A few things to notice. First, the include for test.hpp will grab the generated header file specific to this file. The INTERFACE directive wraps the code that should be in the header. At compile time, INTERFACE will equal zero, so this code won’t compile twice.

The member functions declared outside of the INTERFACE section have PUBLIC in front of them (and could, of course, have PRIVATE or PROTECTED, as well). This will cause the tool to pick them up. Finally, notice that there is a global variable and a global function at the bottom of the file.

Notice that when using PUBLIC or the other keywords that you omit the functions from the declaration. The only reason the example has some functions there is because they are inline. If you put all the functions outside the interface section of the file, the generated header will correctly assemble the class declaration. In this case, it will add these functions to the ones that are already there.

The Generated Header

The header seems pretty normal. You might be surprised that the header isn’t wrapped with the usual preprocessor statements that prevent the file from being included more than once. After all, since only one file will include the header, that code is unnecessary.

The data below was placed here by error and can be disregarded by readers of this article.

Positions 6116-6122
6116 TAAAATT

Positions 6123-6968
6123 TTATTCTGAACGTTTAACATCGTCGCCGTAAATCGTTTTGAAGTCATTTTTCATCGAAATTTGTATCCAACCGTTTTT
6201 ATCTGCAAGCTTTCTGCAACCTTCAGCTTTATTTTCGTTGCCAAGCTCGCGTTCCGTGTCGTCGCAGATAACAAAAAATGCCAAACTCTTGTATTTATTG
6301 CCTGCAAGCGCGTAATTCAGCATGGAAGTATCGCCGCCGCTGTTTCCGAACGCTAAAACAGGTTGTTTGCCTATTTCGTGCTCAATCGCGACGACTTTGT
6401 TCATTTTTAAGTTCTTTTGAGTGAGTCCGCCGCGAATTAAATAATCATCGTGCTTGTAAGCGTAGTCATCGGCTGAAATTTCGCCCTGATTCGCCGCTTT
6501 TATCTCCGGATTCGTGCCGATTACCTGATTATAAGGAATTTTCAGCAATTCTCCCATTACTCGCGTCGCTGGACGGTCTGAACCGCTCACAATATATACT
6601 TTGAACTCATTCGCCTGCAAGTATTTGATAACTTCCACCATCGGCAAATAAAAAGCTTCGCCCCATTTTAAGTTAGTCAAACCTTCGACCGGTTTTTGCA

Here’s the file:

Notice that INTERFACE gets set to zero at the end, which means in the source file, the interface portion won’t get compiled again. For C source, the tool also generates typedefs for things like structures. For C++ this is unnecessary, of course. You can see the byproduct of having some declarations in the interface section and some in the implementation section: there is a redundant public tag. This is harmless and wouldn’t appear if I had put all the code outside the interface section.

There’s More

There’s more that this versatile tool can do, but you can read the documentation. There’s a flag that dumps information about your code you can use for documentation purposes. You can build hierarchies of interfaces. It also can help you mix C++ and C code. The tool is smart enough to handle conditional compilation. Note, though, that the C++ support doesn’t handle things like templates and namespaces. You have the source, though, so you could fix that if you like. There are some other limitations you should read about before you adopt this for a big project.

Will you try a tool like this or are you happy with manually handling headers? C++ can even target web pages. Or, use it for shell scripts, if you dare.